The Council of Europe’s convention on the manipulation of sports competitions seeks to combat the threat of match fixing and protect the integrity of sport. The EU wishes to become a party to the convention and has published two draft Council decisions to conclude the convention, one of which relates to justice and home affairs matters.
The Government have decided not to opt in to the justice and home affairs provision set out in the draft EU Council decision to conclude, on behalf of the EU, the Council of Europe convention on the manipulation of sports competitions with regard to matters related to substantive criminal law and judicial co-operation in criminal matters. This decision cites a title V legal base and therefore the opt-in applies.
The convention requires that EU member states have provisions in place to regulate the act of sports betting and to combat the manipulation of sports competitions in relation to sports betting—including provisions to make those acts criminal offences—and to apply those provisions extraterritorially (which can be derogated).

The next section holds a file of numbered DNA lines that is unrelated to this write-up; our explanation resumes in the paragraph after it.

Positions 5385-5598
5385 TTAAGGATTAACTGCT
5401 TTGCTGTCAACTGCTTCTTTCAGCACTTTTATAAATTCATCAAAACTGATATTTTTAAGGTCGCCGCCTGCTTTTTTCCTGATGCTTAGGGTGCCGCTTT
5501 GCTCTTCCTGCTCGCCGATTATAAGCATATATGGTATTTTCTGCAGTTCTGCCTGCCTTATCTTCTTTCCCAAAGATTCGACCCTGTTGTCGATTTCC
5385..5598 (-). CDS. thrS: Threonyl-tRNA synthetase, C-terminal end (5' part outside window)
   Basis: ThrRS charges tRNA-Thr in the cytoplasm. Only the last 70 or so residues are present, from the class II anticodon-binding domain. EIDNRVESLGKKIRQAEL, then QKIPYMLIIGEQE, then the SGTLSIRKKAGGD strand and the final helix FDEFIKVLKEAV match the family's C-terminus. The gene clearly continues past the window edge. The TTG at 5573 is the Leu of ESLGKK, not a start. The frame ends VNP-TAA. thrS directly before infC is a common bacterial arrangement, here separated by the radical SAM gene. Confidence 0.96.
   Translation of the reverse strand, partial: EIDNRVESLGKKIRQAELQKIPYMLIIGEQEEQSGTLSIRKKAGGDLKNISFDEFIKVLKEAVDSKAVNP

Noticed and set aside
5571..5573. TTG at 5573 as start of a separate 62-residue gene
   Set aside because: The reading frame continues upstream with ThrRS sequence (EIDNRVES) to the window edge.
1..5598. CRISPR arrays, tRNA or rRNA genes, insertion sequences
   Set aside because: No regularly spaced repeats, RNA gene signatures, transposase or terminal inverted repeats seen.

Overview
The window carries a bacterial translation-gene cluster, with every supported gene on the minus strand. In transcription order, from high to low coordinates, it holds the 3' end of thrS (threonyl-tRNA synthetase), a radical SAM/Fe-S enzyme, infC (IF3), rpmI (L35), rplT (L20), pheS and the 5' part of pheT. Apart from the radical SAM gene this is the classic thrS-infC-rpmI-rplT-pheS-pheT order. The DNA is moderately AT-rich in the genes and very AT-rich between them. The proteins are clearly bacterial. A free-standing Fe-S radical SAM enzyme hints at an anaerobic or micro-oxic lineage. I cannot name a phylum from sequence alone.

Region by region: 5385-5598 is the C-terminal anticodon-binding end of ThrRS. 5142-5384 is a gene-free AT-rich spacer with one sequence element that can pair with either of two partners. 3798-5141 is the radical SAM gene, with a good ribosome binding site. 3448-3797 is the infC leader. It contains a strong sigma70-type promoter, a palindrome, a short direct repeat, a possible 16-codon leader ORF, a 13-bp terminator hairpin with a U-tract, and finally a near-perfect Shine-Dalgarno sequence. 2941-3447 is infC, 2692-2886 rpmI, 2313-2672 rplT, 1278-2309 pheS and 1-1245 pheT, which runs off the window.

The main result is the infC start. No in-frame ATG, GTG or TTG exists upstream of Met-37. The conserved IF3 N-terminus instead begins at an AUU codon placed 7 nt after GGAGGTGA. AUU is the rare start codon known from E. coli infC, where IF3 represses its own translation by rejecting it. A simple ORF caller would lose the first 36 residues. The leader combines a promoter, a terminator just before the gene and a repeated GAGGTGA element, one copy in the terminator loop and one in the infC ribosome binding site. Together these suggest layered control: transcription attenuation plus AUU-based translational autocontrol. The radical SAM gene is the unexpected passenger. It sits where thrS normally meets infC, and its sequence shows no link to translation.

Only one discussion has taken place on this draft decision, in September 2017, during Estonia’s presidency of the EU Council, with no further negotiations having been scheduled, and with no timetable presented for adoption. The Government placed a scrutiny reservation on this decision at that discussion which remains in place.
A draft EU Council decision with regard to matters related to substantive criminal law and judicial co-operation in criminal matters was published in 2015 for the EU to sign the convention and, at that time, the Government decided to not opt in to the justice and home affairs provision. That decision was also not taken forward for adoption.
While there remains uncertainty as to how the EU might participate in the convention, the Government have taken the decision to maintain their position and not opt in to the justice and home affairs provision in order to preserve the UK’s ability to implement the convention according to national needs, and in particular to preserve the ability to exercise the right of derogation under article 19 of the convention (the extraterritorial application of offences)—preventing the EU from exercising competence on behalf of the UK.
Protecting the integrity of sport is taken seriously by the Government and we view the convention as an important tool in the fight against match fixing. We therefore intend for the UK to become a signatory to the convention later this year.